"The Public Defender has been working in collaboration for the past two years with the Sheriff and the Chief Judge to develop solutions to stop this behavior from occurring," the office said in a statement.

Last week, the office issued a blanket directive barring staffers from entering the lockup areas behind courtrooms, citing concerns for their personal safety, according to documents filed with the suit. Until further notice, assistant public defenders must request to speak to their clients in private rooms.

But the lawsuit blasted that effort, too, saying it keeps assistant public defenders from effectively doing their jobs.

Cara Smith, chief policy officer for Dart who also had not seen the lawsuit, said the sheriff's office has made a consistent effort to curb the detainees' misconduct, noting that deputies are victims as well when detainees expose themselves.

Adding more deputies to courtroom lockups was successful but not sustainable with the office facing a budget crunch, Smith said. In recent weeks, civilian employees of the sheriff's office have been posted in the lockups to deter the behavior, with good results, she said.

Authorities have tried multiple strategies to curb the misbehavior but all proved unsuccessful, the suit alleged.

For a short time earlier this year, detainees were handcuffed in the lockup behind courtrooms, decreasing the number of incidents, according to the suit. But Campanelli personally objected to the practice, according to the suit, and it was discontinued a short time later.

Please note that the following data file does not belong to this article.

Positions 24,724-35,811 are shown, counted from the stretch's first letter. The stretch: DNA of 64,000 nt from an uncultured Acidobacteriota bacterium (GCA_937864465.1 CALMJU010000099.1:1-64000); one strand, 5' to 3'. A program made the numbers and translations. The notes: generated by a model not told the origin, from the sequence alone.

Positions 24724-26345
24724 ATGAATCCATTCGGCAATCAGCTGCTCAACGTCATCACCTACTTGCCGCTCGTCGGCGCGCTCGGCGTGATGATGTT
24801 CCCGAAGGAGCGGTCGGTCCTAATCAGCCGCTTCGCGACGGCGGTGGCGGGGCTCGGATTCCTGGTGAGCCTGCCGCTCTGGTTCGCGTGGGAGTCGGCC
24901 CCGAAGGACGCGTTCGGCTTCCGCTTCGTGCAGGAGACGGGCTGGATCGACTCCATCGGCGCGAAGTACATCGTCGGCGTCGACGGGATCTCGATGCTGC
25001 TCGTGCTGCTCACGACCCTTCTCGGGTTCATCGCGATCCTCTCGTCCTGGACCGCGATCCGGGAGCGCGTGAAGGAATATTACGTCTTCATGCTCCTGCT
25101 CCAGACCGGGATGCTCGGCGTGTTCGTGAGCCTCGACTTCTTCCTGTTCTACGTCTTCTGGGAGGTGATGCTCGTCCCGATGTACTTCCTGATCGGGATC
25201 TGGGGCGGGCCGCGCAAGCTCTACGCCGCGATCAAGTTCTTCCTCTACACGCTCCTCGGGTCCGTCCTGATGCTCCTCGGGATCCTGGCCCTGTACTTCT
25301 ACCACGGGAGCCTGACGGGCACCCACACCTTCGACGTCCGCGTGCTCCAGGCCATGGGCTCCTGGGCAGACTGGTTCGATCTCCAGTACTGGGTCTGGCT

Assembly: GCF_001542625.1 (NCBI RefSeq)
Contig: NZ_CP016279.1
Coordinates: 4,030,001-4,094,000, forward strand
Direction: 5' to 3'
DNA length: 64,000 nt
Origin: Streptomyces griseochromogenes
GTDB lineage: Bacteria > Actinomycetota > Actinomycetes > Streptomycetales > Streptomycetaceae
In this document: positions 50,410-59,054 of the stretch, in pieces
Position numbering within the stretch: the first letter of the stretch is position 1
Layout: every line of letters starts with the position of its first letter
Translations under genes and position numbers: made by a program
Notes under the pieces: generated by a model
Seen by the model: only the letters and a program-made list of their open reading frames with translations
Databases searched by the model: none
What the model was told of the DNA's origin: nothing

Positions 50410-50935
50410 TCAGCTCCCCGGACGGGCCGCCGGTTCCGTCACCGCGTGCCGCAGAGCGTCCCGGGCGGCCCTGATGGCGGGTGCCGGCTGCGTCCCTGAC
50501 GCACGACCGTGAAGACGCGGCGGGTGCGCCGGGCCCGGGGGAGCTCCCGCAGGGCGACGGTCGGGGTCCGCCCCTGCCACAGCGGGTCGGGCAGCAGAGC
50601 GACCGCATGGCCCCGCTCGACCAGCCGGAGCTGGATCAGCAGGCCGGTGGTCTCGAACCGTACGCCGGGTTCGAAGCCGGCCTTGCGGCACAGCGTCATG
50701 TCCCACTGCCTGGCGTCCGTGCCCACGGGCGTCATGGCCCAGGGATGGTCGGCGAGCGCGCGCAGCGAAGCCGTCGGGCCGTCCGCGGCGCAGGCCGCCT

"The Public Defender cannot support legislation or measures that significantly increase penalties for detainees who engage in this behavior or that subject detainees to inhumane practices," the statement issued Wednesday by the office said.

Some detainees have also been required to wear specially built jumpsuits that restrict access to their groin area. The lawsuit alleged that the sheriff's office abandoned that strategy, but Smith said it is still in effect.

Several detainees were charged with arson earlier this year after setting fire to a pile of the restrictive jumpsuits.

Some of the female attorneys have filed criminal charges against the men, but that has not been an effective deterrent, either, according to the lawsuit. The charges are often dropped.

At least one female assistant public defender who filed such a charge faced retaliation for doing so, the suit said.

"Supervisors ... bad-mouthed and criticized her throughout the criminal court system for filing charges," the suit said.

Besides, a misdemeanor public indecency charge means little to a detainee potentially facing a long prison sentence for a felony, Smith said.

"They could care less," she said, "So we really lack sufficient tools to respond to this problem."

Detainees who are known to engage in such misbehavior are now brought to the courtroom separately, Smith said, and are prohibited from congregating with other detainees in the lockup.

But new incidents still spring up regularly, she said.

"Why do they do it? Because they can and because it creates chaos and it makes people uncomfortable," Smith said. "And mostly because there's not many tools we have to respond to it, and they spend far too long in our custody waiting for cases to be adjudicated."

(c)2017 Chicago Tribune